Taking Care of Our Own: A Multispecialty Study of Resident and Program Director Perspectives on Contributors to Burnout and Potential Interventions



Rates of resident physician burnout range from 60 to 76 % and are rising. Consequently, there is an urgent need for academic medical centers to develop system-wide initiatives to combat burnout in physicians. Academic psychiatrists who advocate for or treat residents should be familiar with the scope of the problem and the contributors to burnout and potential interventions to mitigate it. We aimed to measure burnout in residents across a range of specialties and to describe resident- and program director-identified contributors and interventions.


Residents across all specialties at a tertiary academic hospital completed surveys to assess symptoms of burnout and depression using the Maslach Burnout Inventory and the Patient Health Questionnaire-9, respectively. Residents and program directors identified contributors to burnout and interventions that might mitigate its risk. Residents were asked to identify barriers to treatment.


There were 307 residents (response rate of 61 %) who completed at least one question on the survey; however, all residents did not respond to all questions, resulting in varying denominators across survey questions. In total, 190 of 276 residents (69 %) met criteria for burnout and 45 of 263 (17 %) screened positive for depression. Program directors underestimated rates of burnout, with only one program director estimating a rate of 50 % or higher. Overall residents and program directors agreed that lack of work-life balance and feeling unappreciated were major contributors. Forty-two percent of residents reported that inability to take time off from work was a significant barrier to seeking help, and 25 % incorrectly believed that burnout is a reportable condition to the medical board.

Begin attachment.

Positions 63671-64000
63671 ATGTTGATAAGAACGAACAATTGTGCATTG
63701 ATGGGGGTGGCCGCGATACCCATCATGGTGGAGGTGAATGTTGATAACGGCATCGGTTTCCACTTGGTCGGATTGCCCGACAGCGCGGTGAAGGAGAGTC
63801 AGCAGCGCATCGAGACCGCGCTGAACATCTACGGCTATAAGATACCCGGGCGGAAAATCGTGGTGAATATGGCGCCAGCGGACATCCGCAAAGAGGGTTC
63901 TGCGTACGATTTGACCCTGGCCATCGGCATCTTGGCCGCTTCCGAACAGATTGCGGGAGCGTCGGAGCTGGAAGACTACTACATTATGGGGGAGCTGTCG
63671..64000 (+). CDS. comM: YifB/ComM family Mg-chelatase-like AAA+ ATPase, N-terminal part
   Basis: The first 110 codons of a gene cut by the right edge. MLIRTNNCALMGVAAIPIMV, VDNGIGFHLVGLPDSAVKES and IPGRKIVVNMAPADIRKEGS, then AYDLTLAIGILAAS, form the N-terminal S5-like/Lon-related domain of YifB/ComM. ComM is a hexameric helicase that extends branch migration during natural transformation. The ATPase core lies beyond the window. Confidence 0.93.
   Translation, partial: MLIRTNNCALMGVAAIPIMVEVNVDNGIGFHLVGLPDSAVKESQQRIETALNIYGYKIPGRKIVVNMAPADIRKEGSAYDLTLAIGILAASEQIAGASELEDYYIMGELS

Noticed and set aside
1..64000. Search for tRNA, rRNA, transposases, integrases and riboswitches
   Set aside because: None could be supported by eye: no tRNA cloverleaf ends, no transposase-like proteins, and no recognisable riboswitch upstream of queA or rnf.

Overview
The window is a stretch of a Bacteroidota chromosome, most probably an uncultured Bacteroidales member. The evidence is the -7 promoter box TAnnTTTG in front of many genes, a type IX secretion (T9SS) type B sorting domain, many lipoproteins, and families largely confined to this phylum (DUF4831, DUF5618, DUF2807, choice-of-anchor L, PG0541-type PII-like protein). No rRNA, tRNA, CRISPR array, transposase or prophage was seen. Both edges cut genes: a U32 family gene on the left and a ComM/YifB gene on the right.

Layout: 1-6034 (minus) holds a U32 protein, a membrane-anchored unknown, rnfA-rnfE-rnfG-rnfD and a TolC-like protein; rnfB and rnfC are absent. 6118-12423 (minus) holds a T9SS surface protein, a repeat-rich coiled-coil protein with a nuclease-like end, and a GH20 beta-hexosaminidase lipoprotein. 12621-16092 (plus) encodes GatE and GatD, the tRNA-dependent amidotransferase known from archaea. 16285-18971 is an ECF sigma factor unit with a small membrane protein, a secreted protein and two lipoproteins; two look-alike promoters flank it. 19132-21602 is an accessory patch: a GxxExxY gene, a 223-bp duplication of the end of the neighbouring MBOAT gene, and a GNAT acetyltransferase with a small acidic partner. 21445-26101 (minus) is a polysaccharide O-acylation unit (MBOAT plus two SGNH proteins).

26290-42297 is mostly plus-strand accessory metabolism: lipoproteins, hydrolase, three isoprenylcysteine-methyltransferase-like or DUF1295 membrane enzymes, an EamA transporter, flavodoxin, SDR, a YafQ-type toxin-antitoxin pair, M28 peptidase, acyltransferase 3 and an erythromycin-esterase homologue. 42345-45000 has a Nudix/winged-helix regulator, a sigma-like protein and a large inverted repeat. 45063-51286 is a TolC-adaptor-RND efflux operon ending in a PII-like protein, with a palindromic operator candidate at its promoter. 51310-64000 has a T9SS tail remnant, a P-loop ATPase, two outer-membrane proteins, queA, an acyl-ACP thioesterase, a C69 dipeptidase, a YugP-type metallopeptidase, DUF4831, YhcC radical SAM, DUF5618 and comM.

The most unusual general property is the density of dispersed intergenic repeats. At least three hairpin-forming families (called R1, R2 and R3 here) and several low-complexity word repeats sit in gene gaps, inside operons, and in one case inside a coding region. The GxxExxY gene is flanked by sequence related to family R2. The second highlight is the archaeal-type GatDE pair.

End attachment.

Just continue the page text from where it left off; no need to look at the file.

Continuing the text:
Resident distress is common and most likely due to work-life imbalance and feeling unappreciated. However, residents are reluctant to seek help. Interventions that address work-life balance and increase access to support are urgently needed in academic medical centers.

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The UNC Sanders Clinician Scholars Award provides funds to Dr. Meltzer-Brody that were used for this project.

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Correspondence to Emily G. Holmes.

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On behalf of all authors, the corresponding author states that there is no conflict of interest.

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Holmes, E.G., Connolly, A., Putnam, K.T. et al. Taking Care of Our Own: A Multispecialty Study of Resident and Program Director Perspectives on Contributors to Burnout and Potential Interventions. Acad Psychiatry 41, 159–166 (2017).

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  • Residency
  • Burnout
  • Depression
  • Medical education